Legal grey areas will open up new market niches to organized crime. One of the most prominent markets will be for criminal groups who ‘hack back’ on behalf of legitimate organizations and who base their operations in countries with permissive legal environments.  These groups will leverage ‘jurisdictional arbitrage’ to provide services to companies who have lost valuable data and are frustrated with the inability of law enforcement to cooperate internationally and deter expensive and embarrassing hacking incidents.

3. Government and Regulators Won’t Do It For You

In 2017, the number of data breaches will grow along with the volume of compromised records, becoming far more expensive for organizations of all sizes. Costs will come from traditional areas such as network clean-up and customer notification as well as newer areas such as litigation involving a growing number of parties. Public opinion will pressure governments around the world to introduce tighter data protection legislation, bringing new and unforeseen costs. International regulations will create new compliance headaches for organizations while doing little to deter attackers.

With reform on the horizon, organizations conducting business in Europe, or those planning to do so must get an immediate handle on what data they are collecting on European individuals. They should also know where is it coming from, what is it being used for, where and how is it being stored, who is responsible for it and who has access to it. The demands of the incoming EU General Data Protection Regulation and the Network Information Security Directive will present significant data management challenges to the unprepared with the potential for hefty fines for those who fail to demonstrate security by design and fall victim to cyber-attack or information loss.

4. The Role of the End User – The Weakest or Strongest Link in the Security Chain

In the coming year, organizations need to place a focus on shifting from promoting awareness of the security “problem” to creating solutions and embedding information security behaviors that affect risk positively. The risks are real because people remain a ‘wild card’. Many organizations recognize people as their biggest asset, yet many still fail to recognize the need to secure ‘the human element’ of information security. In essence, people should be an organization’s strongest control.

Instead of merely making people aware of their information security responsibilities, and how they should respond, the answer for businesses of all sizes is to embed positive information security behaviors that will result in “stop and think” behavior and habits that become part of an organization’s information security culture. While many organizations have compliance activities which fall under the general heading of ‘security awareness’, the real commercial driver should be risk, and how new behaviors can reduce that risk.

A Continued Need to Engage with the Board

The role of the C-Suite has undergone significant transformation over the last decade. Public scrutiny of business leaders is at an all-time high, in part due to massive hacks and data breaches. It’s become increasingly clear in the last two years that in the event of a breach, the hacked organization will be blamed and held accountable. That means everyone in the C-suite is potentially on the chopping block.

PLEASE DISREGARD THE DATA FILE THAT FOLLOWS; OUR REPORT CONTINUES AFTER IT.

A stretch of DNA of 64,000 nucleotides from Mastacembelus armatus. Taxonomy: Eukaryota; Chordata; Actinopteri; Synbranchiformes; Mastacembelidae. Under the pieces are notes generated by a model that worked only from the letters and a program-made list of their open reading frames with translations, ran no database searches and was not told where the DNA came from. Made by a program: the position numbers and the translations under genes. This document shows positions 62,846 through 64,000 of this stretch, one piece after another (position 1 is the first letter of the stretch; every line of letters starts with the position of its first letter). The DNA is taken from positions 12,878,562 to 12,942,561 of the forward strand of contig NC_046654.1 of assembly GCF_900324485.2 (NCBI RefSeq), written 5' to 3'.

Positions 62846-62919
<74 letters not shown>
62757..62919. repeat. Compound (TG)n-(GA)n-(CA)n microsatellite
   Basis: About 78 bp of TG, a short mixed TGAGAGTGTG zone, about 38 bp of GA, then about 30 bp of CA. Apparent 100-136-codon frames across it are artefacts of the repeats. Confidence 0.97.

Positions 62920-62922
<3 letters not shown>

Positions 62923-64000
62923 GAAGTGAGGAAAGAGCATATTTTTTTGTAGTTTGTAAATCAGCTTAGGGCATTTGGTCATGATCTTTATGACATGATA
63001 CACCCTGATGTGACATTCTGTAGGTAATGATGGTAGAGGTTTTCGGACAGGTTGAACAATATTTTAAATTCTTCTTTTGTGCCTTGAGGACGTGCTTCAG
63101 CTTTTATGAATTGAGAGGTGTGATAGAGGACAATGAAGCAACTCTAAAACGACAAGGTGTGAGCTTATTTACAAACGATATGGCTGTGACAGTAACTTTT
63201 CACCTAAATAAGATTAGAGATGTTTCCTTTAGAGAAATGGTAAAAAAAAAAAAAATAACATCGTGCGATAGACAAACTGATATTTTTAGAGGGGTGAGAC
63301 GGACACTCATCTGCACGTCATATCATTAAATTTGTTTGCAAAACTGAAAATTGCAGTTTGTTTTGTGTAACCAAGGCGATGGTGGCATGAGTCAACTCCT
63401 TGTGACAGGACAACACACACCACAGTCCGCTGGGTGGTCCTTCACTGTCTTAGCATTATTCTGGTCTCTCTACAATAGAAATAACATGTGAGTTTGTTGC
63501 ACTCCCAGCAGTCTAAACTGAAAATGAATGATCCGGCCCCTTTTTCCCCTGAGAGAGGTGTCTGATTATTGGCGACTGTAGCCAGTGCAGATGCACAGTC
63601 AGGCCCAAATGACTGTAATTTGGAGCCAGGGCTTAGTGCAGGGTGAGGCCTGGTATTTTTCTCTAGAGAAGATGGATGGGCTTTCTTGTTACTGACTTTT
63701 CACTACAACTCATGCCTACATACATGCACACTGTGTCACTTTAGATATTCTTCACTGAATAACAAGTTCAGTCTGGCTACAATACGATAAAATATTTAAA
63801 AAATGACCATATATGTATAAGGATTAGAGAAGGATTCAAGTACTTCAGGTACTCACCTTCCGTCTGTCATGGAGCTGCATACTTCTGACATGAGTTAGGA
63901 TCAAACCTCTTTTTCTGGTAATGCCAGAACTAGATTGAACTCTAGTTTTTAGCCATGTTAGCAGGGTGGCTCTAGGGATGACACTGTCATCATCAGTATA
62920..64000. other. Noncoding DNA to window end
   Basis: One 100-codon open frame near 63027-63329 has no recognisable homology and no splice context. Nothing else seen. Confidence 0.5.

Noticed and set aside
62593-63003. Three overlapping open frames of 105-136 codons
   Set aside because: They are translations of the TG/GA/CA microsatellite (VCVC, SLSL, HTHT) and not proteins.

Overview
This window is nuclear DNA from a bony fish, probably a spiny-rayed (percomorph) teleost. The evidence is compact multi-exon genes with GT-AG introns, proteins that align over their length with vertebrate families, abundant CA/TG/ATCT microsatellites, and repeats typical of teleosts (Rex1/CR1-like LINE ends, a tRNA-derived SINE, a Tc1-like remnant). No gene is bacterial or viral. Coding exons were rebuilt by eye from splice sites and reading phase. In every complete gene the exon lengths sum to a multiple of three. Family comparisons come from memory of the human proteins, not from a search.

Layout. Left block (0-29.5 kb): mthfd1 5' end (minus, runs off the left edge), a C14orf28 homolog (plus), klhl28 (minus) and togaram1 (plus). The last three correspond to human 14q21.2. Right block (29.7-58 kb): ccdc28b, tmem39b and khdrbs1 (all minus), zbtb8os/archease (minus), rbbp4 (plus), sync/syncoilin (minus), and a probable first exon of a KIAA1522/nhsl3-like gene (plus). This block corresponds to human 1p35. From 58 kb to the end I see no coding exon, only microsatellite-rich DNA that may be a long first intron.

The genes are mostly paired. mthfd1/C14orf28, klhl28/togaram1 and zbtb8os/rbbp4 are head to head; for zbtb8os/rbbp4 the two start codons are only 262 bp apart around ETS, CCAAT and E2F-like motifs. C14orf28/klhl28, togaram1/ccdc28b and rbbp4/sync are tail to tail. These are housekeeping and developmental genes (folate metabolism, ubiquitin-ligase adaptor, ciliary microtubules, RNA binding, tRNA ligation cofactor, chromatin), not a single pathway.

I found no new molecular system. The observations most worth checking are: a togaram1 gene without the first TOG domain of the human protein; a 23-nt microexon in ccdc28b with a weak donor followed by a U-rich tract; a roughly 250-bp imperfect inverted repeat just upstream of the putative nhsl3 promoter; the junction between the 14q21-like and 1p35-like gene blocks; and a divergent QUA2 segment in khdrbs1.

The executive team sitting at the top of an organization has the clearest, broadest view. A serious, shared commitment to common values and strategies is at the heart of a good working relationship between the C-suite and the board. Without sincere, ongoing collaboration, complex challenges like cyber security will be unmanageable. Covering all the bases—defense, risk management, prevention, detection, remediation, and incident response—is better achieved when leaders contribute from their expertise and use their unique vantage point to help set priorities and keep security efforts aligned with business objectives.

Given the rapid pace of business and technology, and the myriad elements beyond the C-suite’s control, traditional risk management simply isn’t agile enough to deal with the perils of cyberspace activity. Enterprise risk management must build on a foundation of preparedness to create risk resilience by evaluating threat vectors from a position of business acceptability and risk profiling. Leading the enterprise to a position of readiness, resilience and responsiveness is the surest way to secure assets and protect people.

Don’t Become a Legend for the Wrong Reason

In the face of Yahoo’s bad news—and many other high profile breaches around the world—it is hard to ignore the pervasive threat of cyber attacks and their cancerous consequences. Government agencies, democratic elections, critical infrastructure, multinational corporations, and high profile individuals have been targeted and damaged this year. Every kind of organization needs to be more aware of emerging threats, shifting attack vectors, and the latest strategies for defending against them. And every person, from the CEO to the cashier, should be held to a higher standard of security awareness and accountability. The Internet is a vital, shared resource—a reality that should be more ingrained in our corporate and civic culture.

Incidents will happened; it’s impossible to avoid every breach. But you can commit to building a mature, realistic, broad-based, collaborative approach to cyber security and resilience. Maturing your organization’s ability to detect intrusions quickly and respond expeditiously will be of the highest importance in 2017 and beyond.